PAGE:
Should the government fund the arts? No, says Pete Spence, the newest addition to the Adam Smith Institute team at The Economist's debate site. Pete makes a strong argument against taxpayer subsidies for the arts, arguing that they should be opposed not because of the cost, but because of the harmful impact of government money on the arts themselves:
The unspoken question throughout Mr Davey's piece is who defines what art is. Culture is valuable, but not when dictated to us. It should be organic, its ability to change through time to reflect the zeitgeist of the time being one of its defining features. Government agencies must be careful not to seem to support the party of power to avoid attacks as a propagandist, while not being too radical, for fear of facing cuts to funding. These pressures see funds directed towards the mediocre and the predictable. Government funding is no guarantee of success: for every “The King’s Speech” there is a “Sex Lives of the Potato Men”.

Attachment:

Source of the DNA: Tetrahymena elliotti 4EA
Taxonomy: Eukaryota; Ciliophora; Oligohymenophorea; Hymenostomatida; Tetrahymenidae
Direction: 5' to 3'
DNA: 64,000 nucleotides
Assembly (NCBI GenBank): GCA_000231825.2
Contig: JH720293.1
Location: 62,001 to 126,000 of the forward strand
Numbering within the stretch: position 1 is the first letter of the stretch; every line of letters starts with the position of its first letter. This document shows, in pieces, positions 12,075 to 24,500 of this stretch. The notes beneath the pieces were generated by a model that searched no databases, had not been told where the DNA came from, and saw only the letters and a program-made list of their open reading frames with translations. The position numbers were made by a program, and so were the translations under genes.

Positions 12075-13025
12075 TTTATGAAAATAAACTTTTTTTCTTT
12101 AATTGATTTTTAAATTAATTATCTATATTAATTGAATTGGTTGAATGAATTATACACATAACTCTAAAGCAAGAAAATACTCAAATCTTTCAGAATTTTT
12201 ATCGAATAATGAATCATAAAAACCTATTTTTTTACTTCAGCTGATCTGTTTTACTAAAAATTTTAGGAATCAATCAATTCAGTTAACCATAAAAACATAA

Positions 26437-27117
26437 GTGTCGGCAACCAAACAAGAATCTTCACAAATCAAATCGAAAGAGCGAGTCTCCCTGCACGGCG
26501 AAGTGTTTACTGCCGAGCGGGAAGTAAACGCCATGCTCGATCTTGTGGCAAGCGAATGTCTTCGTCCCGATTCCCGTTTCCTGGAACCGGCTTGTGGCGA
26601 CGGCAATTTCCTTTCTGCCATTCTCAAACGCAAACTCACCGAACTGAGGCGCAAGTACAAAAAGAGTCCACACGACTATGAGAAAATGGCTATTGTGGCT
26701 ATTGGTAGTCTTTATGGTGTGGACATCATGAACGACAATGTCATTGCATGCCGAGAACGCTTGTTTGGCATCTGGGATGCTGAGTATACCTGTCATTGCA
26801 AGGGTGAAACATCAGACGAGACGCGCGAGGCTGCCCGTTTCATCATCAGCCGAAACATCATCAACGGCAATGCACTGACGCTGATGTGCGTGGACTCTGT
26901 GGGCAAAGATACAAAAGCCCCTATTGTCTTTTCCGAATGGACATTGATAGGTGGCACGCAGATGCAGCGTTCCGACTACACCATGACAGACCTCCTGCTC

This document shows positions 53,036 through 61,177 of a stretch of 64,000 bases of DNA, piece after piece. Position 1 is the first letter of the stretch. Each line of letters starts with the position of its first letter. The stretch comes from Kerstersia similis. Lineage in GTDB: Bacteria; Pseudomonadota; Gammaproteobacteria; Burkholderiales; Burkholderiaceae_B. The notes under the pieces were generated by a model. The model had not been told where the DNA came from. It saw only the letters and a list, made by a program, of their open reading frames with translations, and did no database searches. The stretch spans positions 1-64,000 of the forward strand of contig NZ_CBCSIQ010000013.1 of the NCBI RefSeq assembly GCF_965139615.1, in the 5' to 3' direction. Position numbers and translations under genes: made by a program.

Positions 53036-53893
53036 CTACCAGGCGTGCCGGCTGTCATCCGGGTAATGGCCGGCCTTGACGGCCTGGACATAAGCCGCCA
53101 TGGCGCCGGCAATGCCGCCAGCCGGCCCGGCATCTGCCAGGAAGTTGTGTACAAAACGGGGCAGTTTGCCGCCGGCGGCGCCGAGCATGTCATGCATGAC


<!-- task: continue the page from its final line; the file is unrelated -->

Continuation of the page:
What's more, the nature of government funding means that the system will choose which 'good art' to fund. In other words, if people don't like Tibetan nose flute orchestras enough to pay themselves, they will be forced to do so by their betters at the Arts Council. A bad model, says Pete:
To appreciate the arts does not require us to be able to tell a Monet from a Manet. It is up to individuals to decide whether their lives are more enriched by watching a Hollywood film than by attending the opera. Richer people are more likely to go to the sort of “elite” arts that are funded by the government. When Mr Davey speaks of making prices affordable, he in fact refers to a subsidy to the middle classes. It is unclear why fans of Adele and “The Dark Knight Rises” should have to pay for my enjoyment of Italian opera.
Well, indeed. The Economist holds a running vote on the topic. Right now, 42% have voted No to taxpayer funding for the arts. If you agree with Pete that the arts are something government is better left out of, please do go and vote No as well.